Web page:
Happy Holidays! While many of us travel for the holidays, George Washington and his troops took quite a trip on Christmas night 1776, crossing the Delaware to surprise the Hessians “in their lair,” if you recall your Schoolhouse Rock.
While the Americans had to work on Christmas and had to take a risky ride across an icy river through sleet and bitter cold, the sneak attack worked and was famously commemorated in this painting by German American artist Emaneul Leutze, one version of which you can see at the Metropolitan Museum of Art in New York City.
One of the first things you may notice about this painting is that it is really big. I mean really big. I had no idea how big until a visit to the Met in 2015. Look at its size compared to the people in this photo. The Met says it is 144 X 255 inches. I will do the math for you, that’s 12 feet by 21 1/4 feet (again, look at the man in the lower left of the photo below).
While the painting depicts one of the most famous moments in the Revolutionary War, it is an oil painting, not a photograph. Do not look to this work for its historical accuracy, this artwork is all about image. The Met’s audio guide describes the painting as a “monumental registration of a great moment in American historical mythology.” How’s that for a loaded sentence?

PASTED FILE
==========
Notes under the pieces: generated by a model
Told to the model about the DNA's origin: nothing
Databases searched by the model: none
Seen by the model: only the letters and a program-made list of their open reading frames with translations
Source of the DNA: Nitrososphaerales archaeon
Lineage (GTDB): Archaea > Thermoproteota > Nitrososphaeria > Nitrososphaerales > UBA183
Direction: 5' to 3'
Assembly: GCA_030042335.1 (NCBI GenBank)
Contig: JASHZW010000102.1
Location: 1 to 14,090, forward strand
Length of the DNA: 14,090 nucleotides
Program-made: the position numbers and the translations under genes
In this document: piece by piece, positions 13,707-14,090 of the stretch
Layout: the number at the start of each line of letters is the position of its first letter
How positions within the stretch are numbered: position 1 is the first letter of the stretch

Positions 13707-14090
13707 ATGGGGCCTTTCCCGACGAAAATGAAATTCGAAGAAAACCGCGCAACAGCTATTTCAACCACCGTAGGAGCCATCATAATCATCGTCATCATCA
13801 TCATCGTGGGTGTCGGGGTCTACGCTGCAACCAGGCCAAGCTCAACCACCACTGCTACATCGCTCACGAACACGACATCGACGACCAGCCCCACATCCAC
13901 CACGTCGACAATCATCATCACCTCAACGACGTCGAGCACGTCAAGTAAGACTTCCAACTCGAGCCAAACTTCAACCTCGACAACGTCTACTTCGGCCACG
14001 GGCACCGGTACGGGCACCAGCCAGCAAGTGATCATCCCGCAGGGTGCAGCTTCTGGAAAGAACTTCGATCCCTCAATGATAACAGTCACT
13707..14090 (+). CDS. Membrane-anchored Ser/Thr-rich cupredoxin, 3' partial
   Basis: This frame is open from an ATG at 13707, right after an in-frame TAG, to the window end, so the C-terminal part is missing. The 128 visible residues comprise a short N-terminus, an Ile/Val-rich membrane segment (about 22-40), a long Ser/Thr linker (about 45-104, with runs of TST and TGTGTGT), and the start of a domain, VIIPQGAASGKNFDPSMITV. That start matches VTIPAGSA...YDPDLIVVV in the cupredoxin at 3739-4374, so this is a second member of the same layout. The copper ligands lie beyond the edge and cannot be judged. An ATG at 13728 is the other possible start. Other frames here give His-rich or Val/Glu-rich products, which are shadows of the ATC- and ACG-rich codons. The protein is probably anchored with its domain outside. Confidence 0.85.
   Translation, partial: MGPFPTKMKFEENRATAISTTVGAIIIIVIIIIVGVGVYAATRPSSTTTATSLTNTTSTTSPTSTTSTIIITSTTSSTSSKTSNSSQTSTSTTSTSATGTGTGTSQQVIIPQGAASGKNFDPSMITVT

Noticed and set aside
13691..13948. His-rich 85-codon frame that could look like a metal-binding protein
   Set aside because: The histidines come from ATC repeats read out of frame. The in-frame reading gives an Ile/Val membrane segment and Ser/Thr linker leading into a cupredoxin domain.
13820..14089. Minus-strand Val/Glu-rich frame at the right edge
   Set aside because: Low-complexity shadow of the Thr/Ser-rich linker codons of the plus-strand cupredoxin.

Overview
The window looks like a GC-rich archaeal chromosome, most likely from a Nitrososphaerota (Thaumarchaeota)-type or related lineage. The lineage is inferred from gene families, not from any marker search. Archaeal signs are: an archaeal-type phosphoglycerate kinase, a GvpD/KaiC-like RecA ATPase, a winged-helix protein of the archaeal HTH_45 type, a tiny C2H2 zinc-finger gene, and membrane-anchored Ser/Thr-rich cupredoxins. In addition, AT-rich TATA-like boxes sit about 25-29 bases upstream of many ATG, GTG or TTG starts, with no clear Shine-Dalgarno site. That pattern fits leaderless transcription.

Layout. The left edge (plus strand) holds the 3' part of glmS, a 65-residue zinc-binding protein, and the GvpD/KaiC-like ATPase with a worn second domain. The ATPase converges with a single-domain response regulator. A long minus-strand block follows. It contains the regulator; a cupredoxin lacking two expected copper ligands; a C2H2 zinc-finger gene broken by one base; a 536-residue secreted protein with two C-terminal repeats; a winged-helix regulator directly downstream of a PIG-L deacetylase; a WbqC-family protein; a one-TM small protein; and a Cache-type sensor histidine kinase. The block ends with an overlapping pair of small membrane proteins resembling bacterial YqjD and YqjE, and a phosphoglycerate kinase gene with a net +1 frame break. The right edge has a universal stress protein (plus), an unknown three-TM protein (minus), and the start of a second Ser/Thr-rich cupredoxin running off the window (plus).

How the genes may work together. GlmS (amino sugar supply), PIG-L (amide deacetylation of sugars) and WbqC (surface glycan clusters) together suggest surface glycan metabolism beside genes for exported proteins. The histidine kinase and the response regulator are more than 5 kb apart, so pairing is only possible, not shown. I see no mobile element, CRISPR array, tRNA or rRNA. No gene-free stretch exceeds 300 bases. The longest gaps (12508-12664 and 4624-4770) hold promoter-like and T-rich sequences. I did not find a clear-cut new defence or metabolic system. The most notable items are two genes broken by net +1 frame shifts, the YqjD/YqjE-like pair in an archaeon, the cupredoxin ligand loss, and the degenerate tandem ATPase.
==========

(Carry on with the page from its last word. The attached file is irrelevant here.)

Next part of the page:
The painting certainly adds to the mystique of George Washington, looking quite stalwart and strong during what had to be quite a harrowing crossing (again, sleet and bitter cold during a late night voyage).
The painting first appeared in United States in 1851 and was apparently very popular as there were many copies and engravings made of it. It’s certainly a painting that many people still know.
Along with Washington, did you know that there were some other historic figures on this trip, including another future president? The artist puts James Monroe directly behind Washington, but the then 18-year-old Virginian likely made the crossing in a different boat (again, don’t look for accuracy in this painting).
Other famous folks who made the crossing include future chief justice John Marshall, Aaron Burr and Alexander Hamilton (although they are not believed to be depicted in the painting).
If you’re up for a Christmas outing, you can travel to Washington Crossing Park in Pennsylvania for the annual reenactment, which actually takes place during the day. Apparently thousands of people come to this event. I think I would prefer to visit the crossing sites during warmer weather.
The temperature is always controlled if you want to see the painting at the Met. In the gallery, you can also see the painting’s fancy frame with the gilded eagle at the top. If you’ve ever paid for framing, you can just imagine what a huge golden frame might cost!
There is so much to examine in this famous painting, and it’s definitely worth seeing for yourself, even if it’s just to appreciate its shear size. Although you can’t see it on Christmas, the Met is closed that day.